Three-part documentary series “Delphine: The Secret Princess” tells how the artist Delphine Boël, the illegitimate daughter of King Albert II of Belgium, fought for legal recognition, and is now known as Princess Delphine of Saxe-Cobourg. It has been sold to multiple territories, Warner Bros. announced at MipTV in Cannes Tuesday.

HBO Max has picked up the show in numerous territories in Europe. It will be broadcast on its service from May 1 in Central and Eastern Europe, in Spain, Portugal and Andorra, the Nordics, and the Netherlands. It has also been acquired by SBS in Australia, where it will air from April 23. The series aired in Belgium in January on VRT and RTL TVI. The series, from Warner Bros. International TV Production, was directed by Belgian documentary filmmaker Chris Michel.

Variety sat down with Princess Delphine and her husband Jim O’Hare in Cannes to discuss the documentary.

Delphine’s father was in regular contact with her until she was 33 years old, when he cut her out of his life “for no reason whatsoever; with no explanation,” she says. Albert only resumed contact with Delphine, who is now 54, in October 2020.

When she initiated legal action to gain recognition it was to put her side of the story, and for the sake of her children, she says. It turned into a seven-year court battle.

People would thank her for speaking up for others like her. “They felt very close to it because of their own story. And it gave me a huge amount of courage to carry on with my court case, because you have to understand that I was like a pot of clay, going up against huge power, like a big hammer of iron. I was in a very fragile situation,” she says.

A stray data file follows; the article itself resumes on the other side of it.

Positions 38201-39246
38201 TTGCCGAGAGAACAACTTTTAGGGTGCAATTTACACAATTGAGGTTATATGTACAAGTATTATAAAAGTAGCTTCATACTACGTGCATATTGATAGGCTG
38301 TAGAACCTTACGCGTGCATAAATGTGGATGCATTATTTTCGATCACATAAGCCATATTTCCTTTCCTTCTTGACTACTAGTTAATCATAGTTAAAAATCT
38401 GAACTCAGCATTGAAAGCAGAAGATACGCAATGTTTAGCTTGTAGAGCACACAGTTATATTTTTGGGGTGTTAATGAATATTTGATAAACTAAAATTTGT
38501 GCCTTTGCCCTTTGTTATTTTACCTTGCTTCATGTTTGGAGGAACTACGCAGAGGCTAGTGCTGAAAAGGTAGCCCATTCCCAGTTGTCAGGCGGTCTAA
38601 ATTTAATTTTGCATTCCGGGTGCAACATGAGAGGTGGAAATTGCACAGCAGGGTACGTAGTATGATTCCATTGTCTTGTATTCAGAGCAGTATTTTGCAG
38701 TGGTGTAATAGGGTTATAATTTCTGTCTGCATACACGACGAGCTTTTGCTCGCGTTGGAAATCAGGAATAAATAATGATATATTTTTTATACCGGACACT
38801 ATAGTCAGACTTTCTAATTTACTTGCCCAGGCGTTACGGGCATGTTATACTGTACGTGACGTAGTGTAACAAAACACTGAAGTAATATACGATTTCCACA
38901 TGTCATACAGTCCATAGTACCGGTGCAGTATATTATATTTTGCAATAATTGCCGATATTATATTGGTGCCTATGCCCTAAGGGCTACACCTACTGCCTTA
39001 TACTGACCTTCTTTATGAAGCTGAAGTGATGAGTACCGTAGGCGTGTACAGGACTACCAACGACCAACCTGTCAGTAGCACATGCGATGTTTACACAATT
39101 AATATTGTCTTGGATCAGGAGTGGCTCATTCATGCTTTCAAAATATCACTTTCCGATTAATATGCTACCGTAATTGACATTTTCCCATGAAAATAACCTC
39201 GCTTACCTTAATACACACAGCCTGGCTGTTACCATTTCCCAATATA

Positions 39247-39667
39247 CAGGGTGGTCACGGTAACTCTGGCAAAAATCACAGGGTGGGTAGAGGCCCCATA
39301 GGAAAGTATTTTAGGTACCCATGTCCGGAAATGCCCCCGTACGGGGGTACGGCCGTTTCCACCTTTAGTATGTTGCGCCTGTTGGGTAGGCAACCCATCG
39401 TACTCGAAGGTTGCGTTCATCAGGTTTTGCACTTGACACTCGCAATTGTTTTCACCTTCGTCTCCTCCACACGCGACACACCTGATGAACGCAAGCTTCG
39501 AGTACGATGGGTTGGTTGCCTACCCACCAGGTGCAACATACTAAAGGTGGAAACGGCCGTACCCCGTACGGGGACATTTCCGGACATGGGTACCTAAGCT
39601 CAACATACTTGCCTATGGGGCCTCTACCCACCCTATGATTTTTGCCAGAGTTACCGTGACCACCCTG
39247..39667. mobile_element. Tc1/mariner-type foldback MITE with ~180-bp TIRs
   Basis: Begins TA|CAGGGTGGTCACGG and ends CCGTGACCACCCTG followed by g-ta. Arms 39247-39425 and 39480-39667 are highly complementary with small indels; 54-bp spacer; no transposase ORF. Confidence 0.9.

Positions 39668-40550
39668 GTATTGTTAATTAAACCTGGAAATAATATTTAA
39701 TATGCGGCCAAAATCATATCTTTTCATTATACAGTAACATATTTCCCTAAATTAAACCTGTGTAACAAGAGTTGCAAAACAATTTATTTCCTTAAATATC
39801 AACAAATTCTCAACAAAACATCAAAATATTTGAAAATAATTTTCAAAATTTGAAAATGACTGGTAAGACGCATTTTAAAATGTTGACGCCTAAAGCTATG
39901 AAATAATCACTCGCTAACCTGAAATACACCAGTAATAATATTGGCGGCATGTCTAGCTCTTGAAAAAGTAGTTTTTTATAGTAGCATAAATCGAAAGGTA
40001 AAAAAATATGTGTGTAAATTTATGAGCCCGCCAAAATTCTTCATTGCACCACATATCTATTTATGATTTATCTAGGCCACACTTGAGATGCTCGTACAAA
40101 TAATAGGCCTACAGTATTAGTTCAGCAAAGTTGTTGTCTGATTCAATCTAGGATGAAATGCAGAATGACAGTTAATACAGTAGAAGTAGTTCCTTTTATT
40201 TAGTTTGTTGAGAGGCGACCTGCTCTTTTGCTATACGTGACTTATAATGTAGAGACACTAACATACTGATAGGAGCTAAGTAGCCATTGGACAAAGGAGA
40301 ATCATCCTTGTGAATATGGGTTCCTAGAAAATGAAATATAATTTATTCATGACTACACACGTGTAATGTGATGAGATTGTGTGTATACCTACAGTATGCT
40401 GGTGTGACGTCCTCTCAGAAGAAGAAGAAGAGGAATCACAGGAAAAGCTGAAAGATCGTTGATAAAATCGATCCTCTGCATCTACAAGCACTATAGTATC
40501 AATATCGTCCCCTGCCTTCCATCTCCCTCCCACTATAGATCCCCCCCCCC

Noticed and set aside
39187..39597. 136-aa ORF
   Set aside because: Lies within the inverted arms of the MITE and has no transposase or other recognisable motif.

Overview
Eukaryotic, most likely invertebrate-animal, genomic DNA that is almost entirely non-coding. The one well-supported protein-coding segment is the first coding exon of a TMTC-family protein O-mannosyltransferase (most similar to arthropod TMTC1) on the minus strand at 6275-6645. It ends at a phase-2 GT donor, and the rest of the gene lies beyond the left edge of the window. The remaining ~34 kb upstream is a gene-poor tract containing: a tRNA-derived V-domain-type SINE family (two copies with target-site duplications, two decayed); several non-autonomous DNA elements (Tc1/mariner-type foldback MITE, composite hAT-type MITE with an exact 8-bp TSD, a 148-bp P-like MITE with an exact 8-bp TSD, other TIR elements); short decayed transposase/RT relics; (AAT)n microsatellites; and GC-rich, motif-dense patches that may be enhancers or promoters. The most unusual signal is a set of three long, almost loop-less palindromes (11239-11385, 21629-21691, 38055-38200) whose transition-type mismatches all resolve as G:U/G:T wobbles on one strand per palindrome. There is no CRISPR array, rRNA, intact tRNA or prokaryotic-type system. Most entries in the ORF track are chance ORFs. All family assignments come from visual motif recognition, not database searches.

She faced fierce criticism, both personally and in the press, accused of being anti-royalist, among other things. “Through gossip my being was so deformed,” she says.

One thing that triggered her to take action was when she discovered that she had been designated a “Politically Exposed Person” by the international financial sector – this is a term used by the banks to indicate that someone, usually politicians, may be at risk of engaging in money laundering or corruption. Simply by being the “alleged” illegitimate daughter of the king of the Belgians, she and her children were condemned to this shadowy status, preventing them from opening bank accounts or taking out loans.

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Courtesy of Warner Bros. International TV Production

“Thank God that people know me in Belgium, and know that I am not completely crazy with money, and so on, and a very respectable person,” she says.

Now she has been able to tell her story. “This documentary is not just about royalty, it’s about human relationships – a father and a daughter. Identity. Making possible the impossible. Never giving up,” she says.

She first met Michel in 1999 and they became friends. She admired him as a journalist because he had travelled to Africa to report on the issue of child soldiers. “I took him to be a very serious journalist, and it put me at my ease; he wasn’t someone who just wanted to report on the sensational stuff.”

After the documentary aired in Belgium, Delphine received thousands of messages from people thanking her for discussing the issue of children being abandoned by their parents. “It gave them hope,” she says. “It gave them courage.”